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The U.S. Doesn’t Need a New Cold War

Robert B. Zoellick
 

By Robert B. Zoellick (original source The Wall Street Journal)

“The U.S. approach toward China now relies on confrontation and accusation. Yet in diplomacy, as in war, the other side gets a vote. On May 22 China will convene two of its annual summits, the National People’s Congress and the Political Consultative Conference. The Communist Party will choreograph messages carefully: The collapse of communism in the Soviet Union casts a long shadow in Beijing, and Covid-19 came close to shaking the party’s legitimacy. In Chinese history, diseases, famines and other natural disasters have foretold the end of dynasties.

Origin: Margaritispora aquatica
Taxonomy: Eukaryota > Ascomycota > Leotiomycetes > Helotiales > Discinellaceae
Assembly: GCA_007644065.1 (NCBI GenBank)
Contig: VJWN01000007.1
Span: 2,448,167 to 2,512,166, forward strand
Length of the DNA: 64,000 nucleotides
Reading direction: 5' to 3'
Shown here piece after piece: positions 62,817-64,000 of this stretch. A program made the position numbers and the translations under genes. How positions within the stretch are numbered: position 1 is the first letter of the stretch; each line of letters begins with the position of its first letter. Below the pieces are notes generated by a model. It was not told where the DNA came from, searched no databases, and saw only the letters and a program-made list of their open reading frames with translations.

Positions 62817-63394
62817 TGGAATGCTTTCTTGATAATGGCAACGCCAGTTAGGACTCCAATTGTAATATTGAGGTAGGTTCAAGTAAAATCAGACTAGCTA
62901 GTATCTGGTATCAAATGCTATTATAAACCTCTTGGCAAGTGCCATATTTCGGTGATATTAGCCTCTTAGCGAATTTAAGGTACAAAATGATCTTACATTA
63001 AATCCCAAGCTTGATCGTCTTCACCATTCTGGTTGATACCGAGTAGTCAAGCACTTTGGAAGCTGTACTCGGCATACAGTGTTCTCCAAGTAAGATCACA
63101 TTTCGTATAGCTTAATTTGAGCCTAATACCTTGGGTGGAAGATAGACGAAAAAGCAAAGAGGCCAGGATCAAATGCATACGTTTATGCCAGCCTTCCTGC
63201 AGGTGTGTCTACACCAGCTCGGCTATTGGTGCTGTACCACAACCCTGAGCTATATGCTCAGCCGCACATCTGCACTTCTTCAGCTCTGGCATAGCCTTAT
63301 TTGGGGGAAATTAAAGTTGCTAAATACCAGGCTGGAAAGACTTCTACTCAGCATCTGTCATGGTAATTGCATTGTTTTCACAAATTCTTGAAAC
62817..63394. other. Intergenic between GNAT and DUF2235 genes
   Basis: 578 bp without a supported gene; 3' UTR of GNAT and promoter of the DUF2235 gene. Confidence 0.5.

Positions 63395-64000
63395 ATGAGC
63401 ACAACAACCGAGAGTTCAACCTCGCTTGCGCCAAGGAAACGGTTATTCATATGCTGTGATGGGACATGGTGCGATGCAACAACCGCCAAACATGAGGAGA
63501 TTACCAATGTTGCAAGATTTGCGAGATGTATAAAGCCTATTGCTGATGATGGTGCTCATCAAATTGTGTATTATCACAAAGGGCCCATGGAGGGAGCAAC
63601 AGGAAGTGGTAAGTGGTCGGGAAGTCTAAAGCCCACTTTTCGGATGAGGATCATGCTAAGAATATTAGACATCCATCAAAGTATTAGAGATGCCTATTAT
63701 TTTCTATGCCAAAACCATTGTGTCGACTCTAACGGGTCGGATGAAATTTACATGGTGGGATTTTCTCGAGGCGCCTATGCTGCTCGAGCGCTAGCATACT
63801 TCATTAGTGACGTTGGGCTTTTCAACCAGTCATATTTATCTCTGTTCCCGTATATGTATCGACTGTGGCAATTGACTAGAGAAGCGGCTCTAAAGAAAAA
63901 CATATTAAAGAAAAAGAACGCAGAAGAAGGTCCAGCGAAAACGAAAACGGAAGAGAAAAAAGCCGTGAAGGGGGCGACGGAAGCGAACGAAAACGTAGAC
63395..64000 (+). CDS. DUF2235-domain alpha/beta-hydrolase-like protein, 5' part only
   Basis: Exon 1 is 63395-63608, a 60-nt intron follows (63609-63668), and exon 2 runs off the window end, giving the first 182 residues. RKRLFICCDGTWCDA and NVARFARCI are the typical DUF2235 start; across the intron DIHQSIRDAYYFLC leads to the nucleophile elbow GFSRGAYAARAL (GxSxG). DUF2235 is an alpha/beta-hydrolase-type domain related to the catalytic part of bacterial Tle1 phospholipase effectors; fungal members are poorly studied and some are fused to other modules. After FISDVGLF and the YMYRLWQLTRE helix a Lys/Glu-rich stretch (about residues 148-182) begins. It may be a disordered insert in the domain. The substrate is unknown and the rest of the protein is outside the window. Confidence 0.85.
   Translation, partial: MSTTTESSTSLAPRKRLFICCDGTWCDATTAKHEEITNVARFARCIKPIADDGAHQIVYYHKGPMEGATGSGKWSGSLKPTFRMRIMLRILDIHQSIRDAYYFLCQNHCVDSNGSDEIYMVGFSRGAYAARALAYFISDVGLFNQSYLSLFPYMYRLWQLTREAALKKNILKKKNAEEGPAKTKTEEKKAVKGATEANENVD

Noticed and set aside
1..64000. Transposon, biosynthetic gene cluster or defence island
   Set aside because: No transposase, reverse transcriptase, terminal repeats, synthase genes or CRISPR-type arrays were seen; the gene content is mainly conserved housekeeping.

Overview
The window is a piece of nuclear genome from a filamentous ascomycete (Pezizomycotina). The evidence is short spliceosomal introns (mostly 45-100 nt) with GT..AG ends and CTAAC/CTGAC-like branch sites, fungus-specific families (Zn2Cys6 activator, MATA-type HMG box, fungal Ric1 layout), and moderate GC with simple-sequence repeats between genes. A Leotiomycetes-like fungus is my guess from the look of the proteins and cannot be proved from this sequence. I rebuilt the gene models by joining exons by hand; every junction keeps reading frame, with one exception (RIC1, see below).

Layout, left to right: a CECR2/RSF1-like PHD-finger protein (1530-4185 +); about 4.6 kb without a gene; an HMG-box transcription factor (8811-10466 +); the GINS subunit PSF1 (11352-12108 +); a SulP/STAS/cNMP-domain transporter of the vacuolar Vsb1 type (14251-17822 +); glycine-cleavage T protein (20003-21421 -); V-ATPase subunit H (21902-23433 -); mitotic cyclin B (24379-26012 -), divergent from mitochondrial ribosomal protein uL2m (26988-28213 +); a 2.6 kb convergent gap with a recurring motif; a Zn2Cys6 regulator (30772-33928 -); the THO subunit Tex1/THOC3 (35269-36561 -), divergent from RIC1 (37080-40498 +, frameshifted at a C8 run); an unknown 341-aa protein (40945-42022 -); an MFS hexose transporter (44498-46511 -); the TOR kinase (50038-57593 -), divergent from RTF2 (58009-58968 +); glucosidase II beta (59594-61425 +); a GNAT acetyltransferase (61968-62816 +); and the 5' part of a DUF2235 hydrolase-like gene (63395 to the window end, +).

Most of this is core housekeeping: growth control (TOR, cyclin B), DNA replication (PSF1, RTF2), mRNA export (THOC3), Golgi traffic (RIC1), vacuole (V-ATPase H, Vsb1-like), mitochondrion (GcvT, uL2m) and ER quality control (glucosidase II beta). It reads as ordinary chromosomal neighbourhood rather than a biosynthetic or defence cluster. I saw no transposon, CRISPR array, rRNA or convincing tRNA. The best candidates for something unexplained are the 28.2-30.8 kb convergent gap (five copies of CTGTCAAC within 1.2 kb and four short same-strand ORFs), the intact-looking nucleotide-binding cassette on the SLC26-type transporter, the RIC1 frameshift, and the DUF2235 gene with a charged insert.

President Xi Jinping will want the gatherings to herald China’s relative success in handling the virus, its emerging economic recovery, and its role in a global “community of shared interests,” as he has previously called the world order. He needs to moderate Beijing’s propaganda overreach and its emissaries’ heavy-handed responses to critics. Chinese historians recall that past spasms of patriotic and party fervor—the Boxer Rebellion and the Cultural Revolution—scared the world.

How will the U.S. respond? The proponents of a “New Cold War” have declared their objections to China, but not what they plan to accomplish. When I worked with Secretary of State James Baker during the closing years of the old Cold War, we focused on what we wanted to get done—results, not mere expressions of dissatisfaction.”

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